[Edu-sig] more follow-up re Pycon / EduSummit

kirby urner kirby.urner at gmail.com
Tue Jun 28 03:19:21 EDT 2016

Greeting AJG --

The background image in your blog shows what look to
be emulated TI calculators on every student's screen,
and I was wondering if the nSpire CAS TIs you mentioned
using were actually emulated, yet licensed on a per seat
basis which is why they needed to be donated.

Apologies for my ignorance about the current state of
the calculator market.

My own trajectory through high school was discovering
programmable calculators as an extracurricular hobby.

My good friend's dad, a civil engineer, had an HP65 and
my friend and I could do little programs that even "rolled
the stack" as an operation.  With parenthesis free reverse
polish notation (no equals key either) we had a strong
sense of what a stack was, sorta FORTH-like.

As long as computers were big and expensive like we
had at the university, I could understand why we weren't
sharing programming with the high schools.  The IBM
370 I was sending my programs to (PL/1, FORTRAN,
Snobol, APL) was huge, had its own building (shared
with a 360 as I recall).

The Unix PDPs scattered about were also plenty
expensive.  I asked for play time on those and as this
institution pampered undergrads, I was given some.

However, around the time of the PC revolution in the
1980s, even before the Open Source / Free Software
revolution, pre GNU / Linux, I started getting more
skeptical that scientific calculator era standards were

The screens were so tiny and what about 3D?

Programming is really more interesting but the
calculator languages were so black boxy and tied
to the one device....

We I do appreciate about the scientific calculator is
who much they densely pack in to a tiny box.

Going over each key, explaining what it does, is all
by itself the basis for a good course.

But that wasn't usually the approach taken.

Only a few keys would be explained, their meanings
leaked out in dribs and drabs over the years.  Not so

Like with any subject, sticking to the standard timeline
can lead to high levels of frustration.  One must undertake
to study to on one's own to move ahead at one's own pace.
One may wish to go faster or slower, and also take
detours, explore tangents.

Anyway, I'm preaching to the choir here aren't I?

By the time we get to Linux and Freedom Toasters in
the Republic of South Africa [1], I'm getting closer to
flabbergasted that we're still clinging to the graphing
calculators throughout high school. I'm beginning to
sense I'm a stranger in a strange land.

By this point in 2016, yet more years later, I'm rather
uncomprehending of the status quo, which seems
somewhat bizarre to me, like the Mad Hatter's tea
party in Alice and Wonderland.

For example, I can't make head or tail of why the US
Common Core is saying to ignore the "hex rails" our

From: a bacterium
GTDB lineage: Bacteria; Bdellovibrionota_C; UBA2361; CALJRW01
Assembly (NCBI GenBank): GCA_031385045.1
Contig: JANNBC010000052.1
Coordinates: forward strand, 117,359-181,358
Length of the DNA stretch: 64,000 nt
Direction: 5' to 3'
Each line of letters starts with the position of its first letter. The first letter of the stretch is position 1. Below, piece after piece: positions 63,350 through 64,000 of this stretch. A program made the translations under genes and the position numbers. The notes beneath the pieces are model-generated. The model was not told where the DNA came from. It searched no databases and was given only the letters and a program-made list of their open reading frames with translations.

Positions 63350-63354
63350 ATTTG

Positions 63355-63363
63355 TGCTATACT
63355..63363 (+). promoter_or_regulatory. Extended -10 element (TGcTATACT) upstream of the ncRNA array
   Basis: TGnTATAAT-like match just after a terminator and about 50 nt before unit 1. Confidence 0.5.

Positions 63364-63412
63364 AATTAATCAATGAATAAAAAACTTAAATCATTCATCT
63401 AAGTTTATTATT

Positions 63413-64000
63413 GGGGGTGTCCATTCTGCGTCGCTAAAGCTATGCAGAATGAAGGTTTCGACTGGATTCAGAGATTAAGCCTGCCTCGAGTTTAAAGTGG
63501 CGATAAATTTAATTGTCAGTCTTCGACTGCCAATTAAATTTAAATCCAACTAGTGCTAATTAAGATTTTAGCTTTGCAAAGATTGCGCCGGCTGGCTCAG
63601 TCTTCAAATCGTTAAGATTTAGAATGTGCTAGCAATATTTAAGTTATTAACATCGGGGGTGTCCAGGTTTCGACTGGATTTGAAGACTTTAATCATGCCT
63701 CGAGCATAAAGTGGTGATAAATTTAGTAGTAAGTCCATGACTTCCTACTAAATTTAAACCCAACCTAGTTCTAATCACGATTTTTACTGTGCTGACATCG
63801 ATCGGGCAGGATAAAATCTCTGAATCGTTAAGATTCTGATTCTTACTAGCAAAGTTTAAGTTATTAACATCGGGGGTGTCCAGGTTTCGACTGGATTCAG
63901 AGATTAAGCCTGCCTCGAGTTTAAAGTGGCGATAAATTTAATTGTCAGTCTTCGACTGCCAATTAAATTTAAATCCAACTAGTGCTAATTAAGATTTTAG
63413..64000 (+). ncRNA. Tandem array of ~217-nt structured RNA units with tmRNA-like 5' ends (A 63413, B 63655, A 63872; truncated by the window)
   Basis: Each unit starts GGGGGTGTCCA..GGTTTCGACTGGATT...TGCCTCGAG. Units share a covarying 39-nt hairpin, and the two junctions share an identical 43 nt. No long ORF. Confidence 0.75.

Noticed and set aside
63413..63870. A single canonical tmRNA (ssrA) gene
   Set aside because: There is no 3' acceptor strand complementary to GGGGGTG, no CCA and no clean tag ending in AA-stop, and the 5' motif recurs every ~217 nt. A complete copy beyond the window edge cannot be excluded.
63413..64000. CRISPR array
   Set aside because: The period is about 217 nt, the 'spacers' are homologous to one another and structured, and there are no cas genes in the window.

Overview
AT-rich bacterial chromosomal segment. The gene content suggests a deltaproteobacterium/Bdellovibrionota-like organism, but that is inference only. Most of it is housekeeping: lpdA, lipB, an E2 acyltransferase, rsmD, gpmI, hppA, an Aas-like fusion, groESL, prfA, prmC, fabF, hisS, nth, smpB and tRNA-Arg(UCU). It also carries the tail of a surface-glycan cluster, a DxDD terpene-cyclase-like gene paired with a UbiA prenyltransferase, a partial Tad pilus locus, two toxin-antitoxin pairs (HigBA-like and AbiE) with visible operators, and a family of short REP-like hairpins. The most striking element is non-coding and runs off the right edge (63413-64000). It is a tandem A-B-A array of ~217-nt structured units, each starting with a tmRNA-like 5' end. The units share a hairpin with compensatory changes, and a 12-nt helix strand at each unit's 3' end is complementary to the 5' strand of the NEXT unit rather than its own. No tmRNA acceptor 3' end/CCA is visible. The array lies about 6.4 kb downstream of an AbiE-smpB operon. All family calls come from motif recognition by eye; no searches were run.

"decimal trains" actually run on.

The bias against doing programming to learn math,
when even decent scientific calculators could do that,
comes across as foreign.  I have to conclude the
high school culture is not one I particularly understand,
having left the high school math teaching profession pre
hypertext and even pre Internet for most intents and
purposes (I had a guest account with the New Jersey
Institute of Technology on something dialup).

In the year since, I have field tested numerous courses
with real high and middle school aged guinea pigs (willing
and eager), mostly with a nonprofit called Saturday Academy,
but these were not for state credit and of a somewhat
experimental nature.

As a parent volunteer, I was permitted to teach an all 8th
grade Python-based course at Winterhaven, our "geek
Hogwarts" in Portland, and some of the content I covered
is summarized here:


I'd summarize some of the "lessons learned" (such as
to balance technical content with lore, storytelling) and
take these on the road to Pycons and OSCONs, most
concertedly to Chicago, the city of my birth.

I'm less in on the conference circuit these days (I didn't give
any talks at this year's Pycon and missed OSCON, though I
did help screen the latter's presentation proposals).  As
Nicholas noted at the eduSummit, I continue actively
posting to edu-sig here at least, one of my main haunts
for some decades.

Speaking of Nicholas Tollervey, I was at PDX Code Guild this
evening for Flying Circus night, and for the first time really
had a chance to dive in to his slim volume Python in Education,
Teach, Learn, Program (O'Reilly)

https://flic.kr/p/JA7ene (book cover)

The book shares in some detail about the hardware devices
we could be sharing with more students, in addition to running
Python in the cloud and/or on desktops / laptops and/or on
Android / iOS (again, I'm not myself very tolerant of tiny
screens and keyboards for writing / reading code).

https://flic.kr/p/Jx87k5  (Raspberry Pi)
https://flic.kr/p/Jx85V1  (MicroPython board)
https://flic.kr/p/Jx85tj  (Microbit)

The shift in emphasis to devices such as these seems to
already be a fait accompli in many education systems.

The main argument against joining the trend seems to be
the nature of the tests themselves, which are defined around
using a calculator.

Isn't that the tail wagging the dog though?

I mean I do appreciate test driven development, but passing
unit tests that might as well have been written in the 1980s
seems too much like living in a time warp to me i.e. it's
anachronistic.  I'm glad other front lines teachers are thinking
something similar.


[1]  http://www.freedomtoaster.org/
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